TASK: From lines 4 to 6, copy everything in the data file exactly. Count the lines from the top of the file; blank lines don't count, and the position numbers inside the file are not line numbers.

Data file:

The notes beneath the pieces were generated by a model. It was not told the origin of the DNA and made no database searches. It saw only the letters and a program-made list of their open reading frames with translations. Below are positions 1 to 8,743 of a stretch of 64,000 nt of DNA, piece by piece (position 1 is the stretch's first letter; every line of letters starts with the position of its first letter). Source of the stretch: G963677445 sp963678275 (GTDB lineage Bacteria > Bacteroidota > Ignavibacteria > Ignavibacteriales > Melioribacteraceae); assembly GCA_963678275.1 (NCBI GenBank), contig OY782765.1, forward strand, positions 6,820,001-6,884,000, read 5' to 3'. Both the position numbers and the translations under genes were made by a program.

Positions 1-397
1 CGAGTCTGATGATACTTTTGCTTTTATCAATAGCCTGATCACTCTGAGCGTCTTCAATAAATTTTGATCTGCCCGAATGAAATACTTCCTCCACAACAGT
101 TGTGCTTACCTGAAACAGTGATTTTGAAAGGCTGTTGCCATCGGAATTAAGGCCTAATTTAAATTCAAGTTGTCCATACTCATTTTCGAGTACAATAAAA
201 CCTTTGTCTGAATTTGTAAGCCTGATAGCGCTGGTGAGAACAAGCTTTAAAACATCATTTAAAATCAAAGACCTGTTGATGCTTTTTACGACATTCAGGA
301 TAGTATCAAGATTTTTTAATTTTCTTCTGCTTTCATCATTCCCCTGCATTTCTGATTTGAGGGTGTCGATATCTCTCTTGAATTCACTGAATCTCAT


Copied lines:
101 TGTGCTTACCTGAAACAGTGATTTTGAAAGGCTGTTGCCATCGGAATTAAGGCCTAATTTAAATTCAAGTTGTCCATACTCATTTTCGAGTACAATAAAA
201 CCTTTGTCTGAATTTGTAAGCCTGATAGCGCTGGTGAGAACAAGCTTTAAAACATCATTTAAAATCAAAGACCTGTTGATGCTTTTTACGACATTCAGGA
301 TAGTATCAAGATTTTTTAATTTTCTTCTGCTTTCATCATTCCCCTGCATTTCTGATTTGAGGGTGTCGATATCTCTCTTGAATTCACTGAATCTCAT